The California Automotive Task Force, yet another alliance formed to protect the industry’s interests, was a key to driving OBD II. The participants can be mobilized when need arises. “It’s just a quick e-mail to everyone, because we work so closely together,” says Zins. “We’re competitors for members, but we work side-by-side.”

Law making is not pretty

As a member of an association, most likely you’re encouraged to write letters to certain government officials or take part in personal meetings. Professional staffers who know their way around the statehouse accomplish a lot of the behind-the-scenes heavy lifting.

Prince Otto Von Bismarck died in 1898, but the Germanic statesman’s well-known comment remains germane: “Laws are like sausages; it is better not to see them being made.”

There can be many reasons for a particular legislator’s support or opposition regarding a specific issue. The term “special interests” is tossed around a lot during election season; however, it can be presumed that anyone speaking up for their interests considers these interests to indeed be special.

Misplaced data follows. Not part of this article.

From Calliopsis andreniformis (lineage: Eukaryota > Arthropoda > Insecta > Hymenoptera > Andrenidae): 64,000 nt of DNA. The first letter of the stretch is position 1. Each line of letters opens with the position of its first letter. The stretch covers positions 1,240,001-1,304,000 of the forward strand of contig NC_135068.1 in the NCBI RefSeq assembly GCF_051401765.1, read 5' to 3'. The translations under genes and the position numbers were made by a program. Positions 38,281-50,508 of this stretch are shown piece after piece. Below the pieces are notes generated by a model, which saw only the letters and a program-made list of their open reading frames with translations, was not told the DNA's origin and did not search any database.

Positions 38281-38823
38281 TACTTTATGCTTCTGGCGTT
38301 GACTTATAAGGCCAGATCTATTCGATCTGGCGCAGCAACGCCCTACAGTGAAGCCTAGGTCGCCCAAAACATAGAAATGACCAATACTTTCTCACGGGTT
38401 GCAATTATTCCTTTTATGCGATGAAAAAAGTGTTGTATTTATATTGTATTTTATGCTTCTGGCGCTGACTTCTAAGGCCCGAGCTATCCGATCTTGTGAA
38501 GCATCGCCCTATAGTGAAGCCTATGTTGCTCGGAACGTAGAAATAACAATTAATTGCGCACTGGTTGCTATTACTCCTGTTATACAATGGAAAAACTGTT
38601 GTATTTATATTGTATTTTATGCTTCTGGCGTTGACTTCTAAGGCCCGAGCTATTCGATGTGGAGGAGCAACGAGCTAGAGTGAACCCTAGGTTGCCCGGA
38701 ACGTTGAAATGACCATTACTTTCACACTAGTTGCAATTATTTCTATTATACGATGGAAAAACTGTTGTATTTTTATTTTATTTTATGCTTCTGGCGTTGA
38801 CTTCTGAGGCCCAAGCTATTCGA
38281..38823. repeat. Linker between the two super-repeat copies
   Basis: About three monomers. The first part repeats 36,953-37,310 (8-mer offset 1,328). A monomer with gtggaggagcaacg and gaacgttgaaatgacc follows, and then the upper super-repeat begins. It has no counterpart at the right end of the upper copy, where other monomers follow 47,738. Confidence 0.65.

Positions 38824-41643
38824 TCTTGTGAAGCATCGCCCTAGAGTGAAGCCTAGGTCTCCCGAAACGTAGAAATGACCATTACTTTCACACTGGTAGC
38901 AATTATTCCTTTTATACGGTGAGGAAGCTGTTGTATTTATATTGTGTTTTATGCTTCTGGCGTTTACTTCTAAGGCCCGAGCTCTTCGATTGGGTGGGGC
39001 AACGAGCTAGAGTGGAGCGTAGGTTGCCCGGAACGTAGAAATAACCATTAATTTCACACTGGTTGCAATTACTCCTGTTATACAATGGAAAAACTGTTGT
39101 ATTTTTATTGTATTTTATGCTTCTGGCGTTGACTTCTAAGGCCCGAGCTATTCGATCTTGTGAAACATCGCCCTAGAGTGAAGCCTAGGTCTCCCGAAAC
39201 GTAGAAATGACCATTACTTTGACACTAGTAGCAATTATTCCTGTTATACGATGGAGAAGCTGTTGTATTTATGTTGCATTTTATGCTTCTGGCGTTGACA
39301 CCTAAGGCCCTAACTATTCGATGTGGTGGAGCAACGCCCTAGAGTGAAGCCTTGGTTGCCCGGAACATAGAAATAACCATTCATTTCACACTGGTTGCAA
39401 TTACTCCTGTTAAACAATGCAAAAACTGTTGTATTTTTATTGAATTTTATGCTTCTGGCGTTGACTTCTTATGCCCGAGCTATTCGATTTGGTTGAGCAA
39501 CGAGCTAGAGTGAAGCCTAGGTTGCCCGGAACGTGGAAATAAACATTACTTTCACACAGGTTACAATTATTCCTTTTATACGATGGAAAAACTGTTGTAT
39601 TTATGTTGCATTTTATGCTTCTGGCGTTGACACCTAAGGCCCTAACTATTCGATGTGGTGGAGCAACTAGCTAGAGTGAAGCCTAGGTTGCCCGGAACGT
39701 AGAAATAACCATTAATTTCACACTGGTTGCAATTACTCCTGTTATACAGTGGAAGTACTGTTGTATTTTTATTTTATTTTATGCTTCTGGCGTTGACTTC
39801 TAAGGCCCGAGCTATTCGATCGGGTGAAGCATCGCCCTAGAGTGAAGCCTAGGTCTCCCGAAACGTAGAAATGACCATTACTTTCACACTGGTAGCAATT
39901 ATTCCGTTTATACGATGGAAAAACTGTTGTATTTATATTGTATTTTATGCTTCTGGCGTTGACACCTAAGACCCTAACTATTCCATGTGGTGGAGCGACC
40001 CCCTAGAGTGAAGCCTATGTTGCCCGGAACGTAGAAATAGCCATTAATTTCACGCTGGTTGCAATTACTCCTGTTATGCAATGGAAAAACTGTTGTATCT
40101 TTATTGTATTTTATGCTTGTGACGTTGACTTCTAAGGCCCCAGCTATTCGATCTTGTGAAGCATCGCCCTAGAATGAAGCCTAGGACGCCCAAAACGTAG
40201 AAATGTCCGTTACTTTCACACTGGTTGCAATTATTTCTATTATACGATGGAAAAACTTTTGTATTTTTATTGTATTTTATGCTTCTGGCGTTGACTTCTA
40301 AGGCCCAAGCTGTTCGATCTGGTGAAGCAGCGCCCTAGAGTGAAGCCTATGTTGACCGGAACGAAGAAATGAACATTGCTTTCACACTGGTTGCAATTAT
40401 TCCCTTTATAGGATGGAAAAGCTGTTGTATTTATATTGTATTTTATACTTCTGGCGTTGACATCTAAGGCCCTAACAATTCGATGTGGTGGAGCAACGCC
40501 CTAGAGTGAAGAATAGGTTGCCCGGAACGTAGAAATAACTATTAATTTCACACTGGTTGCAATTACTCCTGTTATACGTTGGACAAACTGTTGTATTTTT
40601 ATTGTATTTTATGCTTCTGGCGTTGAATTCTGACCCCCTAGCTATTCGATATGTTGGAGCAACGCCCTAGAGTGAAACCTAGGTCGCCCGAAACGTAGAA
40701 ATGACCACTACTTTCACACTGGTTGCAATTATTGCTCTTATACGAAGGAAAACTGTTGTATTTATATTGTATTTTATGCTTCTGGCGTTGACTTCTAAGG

Campaign contributions can be a factor; and in states with term limits, it’s not unusual to find lawmakers eager to arrange employment in the private sector when their time in public office is done.

Lobbying can be an effective means of achieving victory in the legislative arena. It is usually approached on a personal level, and party affiliation is often not an accurate predictor of how a vote will be cast — there can be geographic differences and numerous other factors in play.

(In New York, for example, vehicle emissions testing, which the industry supports because it results in more repairs being made, had been mandated downstate well before it was expanded into the upstate regions.)

“When it comes to the aftermarket perspective, we don’t see politicians as representing a particular party but in representing issues that are important to our industry,” Sottile explains. “It is very difficult, if not impossible, to say that only one party champions the cause of an issue affecting our members. The story of the aftermarket appeals to corporate-friendly legislators and consumer-oriented legislators alike.”